Curiosity. It is something we all have to one degree or another. It’s a human trait, for better or for worse. Tell someone not to do something, and they’ll immediately want to do that exact thing.
So it is with Elizabeth Harvest, played here by the beautiful and talented Abbey Lee (“Mad Max: Fury Road”, “The Neon Demon”). She marries a brilliant man, a Nobel prize winner no less, in Henry, Ciaran Hinds (“First Man“, “Red Sparrow“).
Henry is wealthy, a billionaire, living in a remote, isolated state-of-the-art tech house on top of a hill. He gives Elizabeth everything he thinks she could possibly want; art, jewellery, money, clothes, but it comes with one condition: do not enter a certain room in the basement of the house.
Naturally, that’s exactly what Elizabeth wants to do and, invariably, she does. What she discovers changes everything though and life, as she knows it, will never be the same again.
There are just three other people in Elizabeth Harvest: Claire, Carla Gugino (“San Andreas“, “Watchmen”), first introduced as the housekeeper/chef, Oliver, Matthew Beard (“The Imitation Game”, “The Riot Club”), Henry’s blind son and Logan, Dylan Baker (“Miss Sloane“, “The Good Wife (TV)”), Henry’s only friend and the local cop.
This strange four-some are each harbouring their own secrets, or things they think they know but are afraid to speak out loud. Most of which concern Elizabeth.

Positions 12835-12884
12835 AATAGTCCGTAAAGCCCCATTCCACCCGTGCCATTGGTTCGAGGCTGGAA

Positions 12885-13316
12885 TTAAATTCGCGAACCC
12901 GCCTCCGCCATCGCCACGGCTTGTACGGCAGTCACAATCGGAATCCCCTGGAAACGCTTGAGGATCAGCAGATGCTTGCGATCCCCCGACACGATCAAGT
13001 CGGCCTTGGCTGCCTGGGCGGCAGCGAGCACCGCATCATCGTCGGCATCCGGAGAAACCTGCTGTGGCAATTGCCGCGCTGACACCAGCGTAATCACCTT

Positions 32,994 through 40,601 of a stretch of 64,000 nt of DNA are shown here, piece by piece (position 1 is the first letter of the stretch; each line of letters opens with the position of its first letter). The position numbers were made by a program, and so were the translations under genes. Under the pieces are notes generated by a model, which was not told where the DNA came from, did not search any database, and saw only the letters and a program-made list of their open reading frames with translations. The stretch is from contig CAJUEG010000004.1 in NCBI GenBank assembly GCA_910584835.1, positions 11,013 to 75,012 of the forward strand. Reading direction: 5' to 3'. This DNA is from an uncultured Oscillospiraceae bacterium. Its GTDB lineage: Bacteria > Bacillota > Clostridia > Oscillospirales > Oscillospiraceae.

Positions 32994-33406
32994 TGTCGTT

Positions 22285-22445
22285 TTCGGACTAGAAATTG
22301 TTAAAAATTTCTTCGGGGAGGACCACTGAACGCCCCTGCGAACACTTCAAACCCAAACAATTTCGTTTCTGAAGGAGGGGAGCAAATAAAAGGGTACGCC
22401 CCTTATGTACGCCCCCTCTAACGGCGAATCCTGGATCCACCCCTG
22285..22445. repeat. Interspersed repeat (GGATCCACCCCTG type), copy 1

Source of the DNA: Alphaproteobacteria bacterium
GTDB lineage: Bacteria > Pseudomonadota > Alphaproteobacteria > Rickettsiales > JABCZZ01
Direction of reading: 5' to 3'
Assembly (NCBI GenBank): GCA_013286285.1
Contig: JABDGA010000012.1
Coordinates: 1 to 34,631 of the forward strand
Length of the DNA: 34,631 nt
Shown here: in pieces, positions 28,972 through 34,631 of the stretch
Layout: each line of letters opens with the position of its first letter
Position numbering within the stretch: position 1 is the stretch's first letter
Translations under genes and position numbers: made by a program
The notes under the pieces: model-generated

The film has echoes of Alex Garland’s Ex Machina, only the machine isn’t a machine, more a Dolly. But the whole setting, this tech-house, the theme of someone not quite sure who they are, or what, all rings familiar.
Written and directed by Sebastian Gutierrez (“Gothika”, “Snakes On A Plane”) the film is exquisitely shot, helped in no uncertain terms by the amazing house the cast find themselves in and the great performances from everyone involved.
For the first hour or so, Gutierrez does well to keep you interested, holding your attention. You think you know what’s going on, and you are probably correct, but it doesn’t mean you’re going to stop watching.
However, what Gutierrez fails to do is keep that interest, that non eye-rolling “Hollywood-ness” at bay long enough to see out the film.
I’m afraid the final run-in is pure cringe as this woman, who has managed to better a man twice her size and who is, by her own admission, vastly intellectually superior, then gets herself trapped by a blind kid.
I understand the need for this part of the film, it explains a lot about what has been going on, but it feels cheap and tacked-on which is a shame given everything that has gone before.
Elizabeth Harvest should have been a much, much better movie than it finishes being. Both Lee and Gugino are superb and Hinds is deeply menacing.
But the film is ruined by the eye-rolling inducing final act as this woman, who has, up until now, been getting stronger and stronger, suddenly turns into every woman from a nineties horror flick and loses all her common sense. What a waste of an otherwise fantastic premise and great first acts.